Ahead of a deadline on August 14, the Department of Labour has had no correspondence from 1 171 companies found to have contravened health and safety regulations.
“If we find by the end of the week that those companies are still non-compliant, they will be prosecuted,” said Thobile Lamati, chief inspector at the department.
After a first round of inspections of 2 410 companies in March, about half were found non-compliant. “We are now targeting those businesses in a second round of inspections,” said Lamati.
From the time of the first inspection, defaulting companies were afforded a window of 60 days to align themselves with legal health and safety standards.
Lamati would not comment on companies currently under investigation, but said in future it would publish a list of transgressors.
Earlier in the same week, the department issued South African steel and iron employers with contravention notices, identifying the sector as one of “high risk”.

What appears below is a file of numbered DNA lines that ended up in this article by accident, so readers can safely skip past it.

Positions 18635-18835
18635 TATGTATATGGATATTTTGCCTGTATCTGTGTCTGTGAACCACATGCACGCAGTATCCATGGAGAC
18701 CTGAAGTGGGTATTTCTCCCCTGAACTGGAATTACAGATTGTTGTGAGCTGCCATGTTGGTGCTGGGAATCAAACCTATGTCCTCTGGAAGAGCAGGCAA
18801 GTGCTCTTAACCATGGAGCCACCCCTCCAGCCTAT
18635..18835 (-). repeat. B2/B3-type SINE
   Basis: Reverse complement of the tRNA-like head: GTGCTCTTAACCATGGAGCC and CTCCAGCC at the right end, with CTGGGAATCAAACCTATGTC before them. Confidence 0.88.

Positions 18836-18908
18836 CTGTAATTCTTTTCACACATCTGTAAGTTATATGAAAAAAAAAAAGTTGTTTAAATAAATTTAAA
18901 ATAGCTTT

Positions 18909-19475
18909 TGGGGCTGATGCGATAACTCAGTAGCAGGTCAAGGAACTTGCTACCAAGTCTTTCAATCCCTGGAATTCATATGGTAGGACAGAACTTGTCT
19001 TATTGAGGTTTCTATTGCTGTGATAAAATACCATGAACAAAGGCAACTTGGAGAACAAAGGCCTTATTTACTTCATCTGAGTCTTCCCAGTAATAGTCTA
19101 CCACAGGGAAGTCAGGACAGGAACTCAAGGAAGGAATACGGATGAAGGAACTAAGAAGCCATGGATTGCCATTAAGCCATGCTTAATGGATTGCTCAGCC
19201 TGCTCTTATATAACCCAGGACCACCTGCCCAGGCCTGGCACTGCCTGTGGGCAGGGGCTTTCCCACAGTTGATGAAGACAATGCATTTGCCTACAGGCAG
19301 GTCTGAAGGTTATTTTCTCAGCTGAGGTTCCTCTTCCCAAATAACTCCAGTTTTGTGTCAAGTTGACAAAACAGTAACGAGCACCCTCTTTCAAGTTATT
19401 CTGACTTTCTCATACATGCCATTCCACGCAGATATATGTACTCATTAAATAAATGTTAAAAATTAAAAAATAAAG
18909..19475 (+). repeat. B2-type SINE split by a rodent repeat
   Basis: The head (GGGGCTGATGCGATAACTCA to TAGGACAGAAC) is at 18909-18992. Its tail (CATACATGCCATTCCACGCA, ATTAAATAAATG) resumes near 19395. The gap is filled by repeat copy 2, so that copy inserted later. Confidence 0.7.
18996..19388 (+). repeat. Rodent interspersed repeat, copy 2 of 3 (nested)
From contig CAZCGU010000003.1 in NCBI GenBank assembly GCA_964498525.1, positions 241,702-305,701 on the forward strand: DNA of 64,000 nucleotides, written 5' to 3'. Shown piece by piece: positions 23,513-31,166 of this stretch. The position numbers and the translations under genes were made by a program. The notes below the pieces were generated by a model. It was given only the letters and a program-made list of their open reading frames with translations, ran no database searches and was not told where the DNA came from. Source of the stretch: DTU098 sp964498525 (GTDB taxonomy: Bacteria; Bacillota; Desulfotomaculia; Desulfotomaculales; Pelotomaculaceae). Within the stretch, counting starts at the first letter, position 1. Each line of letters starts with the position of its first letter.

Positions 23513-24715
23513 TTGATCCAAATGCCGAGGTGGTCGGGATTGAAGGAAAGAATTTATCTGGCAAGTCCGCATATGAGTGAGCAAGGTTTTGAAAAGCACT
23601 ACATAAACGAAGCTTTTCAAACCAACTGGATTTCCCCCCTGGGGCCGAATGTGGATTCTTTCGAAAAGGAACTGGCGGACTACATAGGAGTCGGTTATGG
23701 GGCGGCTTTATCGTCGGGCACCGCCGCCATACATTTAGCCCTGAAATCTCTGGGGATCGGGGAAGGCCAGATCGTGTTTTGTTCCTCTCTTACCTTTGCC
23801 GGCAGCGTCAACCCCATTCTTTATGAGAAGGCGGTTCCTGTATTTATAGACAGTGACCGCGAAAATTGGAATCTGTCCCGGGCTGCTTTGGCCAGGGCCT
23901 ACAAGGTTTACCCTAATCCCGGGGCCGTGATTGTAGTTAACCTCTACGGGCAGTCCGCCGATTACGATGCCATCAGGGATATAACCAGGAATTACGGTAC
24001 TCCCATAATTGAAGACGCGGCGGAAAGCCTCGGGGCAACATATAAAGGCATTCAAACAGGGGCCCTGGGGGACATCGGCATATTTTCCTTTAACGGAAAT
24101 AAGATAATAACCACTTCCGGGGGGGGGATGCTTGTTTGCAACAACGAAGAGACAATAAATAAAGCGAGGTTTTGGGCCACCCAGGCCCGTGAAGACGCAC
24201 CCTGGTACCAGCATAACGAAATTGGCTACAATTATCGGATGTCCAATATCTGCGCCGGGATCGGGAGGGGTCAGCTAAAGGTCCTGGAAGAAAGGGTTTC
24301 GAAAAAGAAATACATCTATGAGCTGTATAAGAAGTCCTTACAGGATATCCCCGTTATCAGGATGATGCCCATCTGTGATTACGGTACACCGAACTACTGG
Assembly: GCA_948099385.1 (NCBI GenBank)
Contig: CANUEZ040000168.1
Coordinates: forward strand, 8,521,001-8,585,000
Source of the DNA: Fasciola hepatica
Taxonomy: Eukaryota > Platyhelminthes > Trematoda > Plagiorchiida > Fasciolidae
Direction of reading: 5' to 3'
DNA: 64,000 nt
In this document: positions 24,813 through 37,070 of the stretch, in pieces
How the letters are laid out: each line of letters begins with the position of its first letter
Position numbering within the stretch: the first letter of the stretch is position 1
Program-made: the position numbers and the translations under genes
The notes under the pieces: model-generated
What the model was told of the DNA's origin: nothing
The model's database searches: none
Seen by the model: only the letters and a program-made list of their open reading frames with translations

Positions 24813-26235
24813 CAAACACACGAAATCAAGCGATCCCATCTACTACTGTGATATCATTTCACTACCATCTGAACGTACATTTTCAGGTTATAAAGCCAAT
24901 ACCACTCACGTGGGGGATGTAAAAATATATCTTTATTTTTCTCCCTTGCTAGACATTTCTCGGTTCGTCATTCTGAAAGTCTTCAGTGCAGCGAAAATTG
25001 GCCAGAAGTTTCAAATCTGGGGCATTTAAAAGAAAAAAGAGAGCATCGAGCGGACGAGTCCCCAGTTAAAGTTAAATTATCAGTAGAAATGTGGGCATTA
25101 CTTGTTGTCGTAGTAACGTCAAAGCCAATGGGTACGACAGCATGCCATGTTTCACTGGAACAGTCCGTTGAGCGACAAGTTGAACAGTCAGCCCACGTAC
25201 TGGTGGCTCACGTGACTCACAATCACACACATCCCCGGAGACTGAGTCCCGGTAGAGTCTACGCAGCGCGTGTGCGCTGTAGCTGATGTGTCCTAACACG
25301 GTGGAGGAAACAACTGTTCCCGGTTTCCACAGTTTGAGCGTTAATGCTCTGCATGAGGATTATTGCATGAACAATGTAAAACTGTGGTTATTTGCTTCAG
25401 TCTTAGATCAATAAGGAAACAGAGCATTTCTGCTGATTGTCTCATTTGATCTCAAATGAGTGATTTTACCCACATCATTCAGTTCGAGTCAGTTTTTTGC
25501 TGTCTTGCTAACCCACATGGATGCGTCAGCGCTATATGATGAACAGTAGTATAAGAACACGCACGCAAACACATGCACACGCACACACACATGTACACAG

“The steel industry is a big concern,” said Lamati. Compensation claims worth R390-m were paid out in the iron and steel industry in 2007, amounting to 15% of total claims.
According to the department, there were 327 injuries in the steel and iron-related industry over the past three years.
“Although many people are killed in mining, the construction industry is killing just as many this year,” said Ben Fouché, founder of the online health and safety magazine, SHEQafrica.com.
But with the surge of construction leading up to the 2010 Fifa World Cup, the high number of deaths should be temporary, added Fouché.
Nevertheless, there has been a big need for the department to be stricter on health and safety, and it has been enforcing the laws a lot better this year, he said.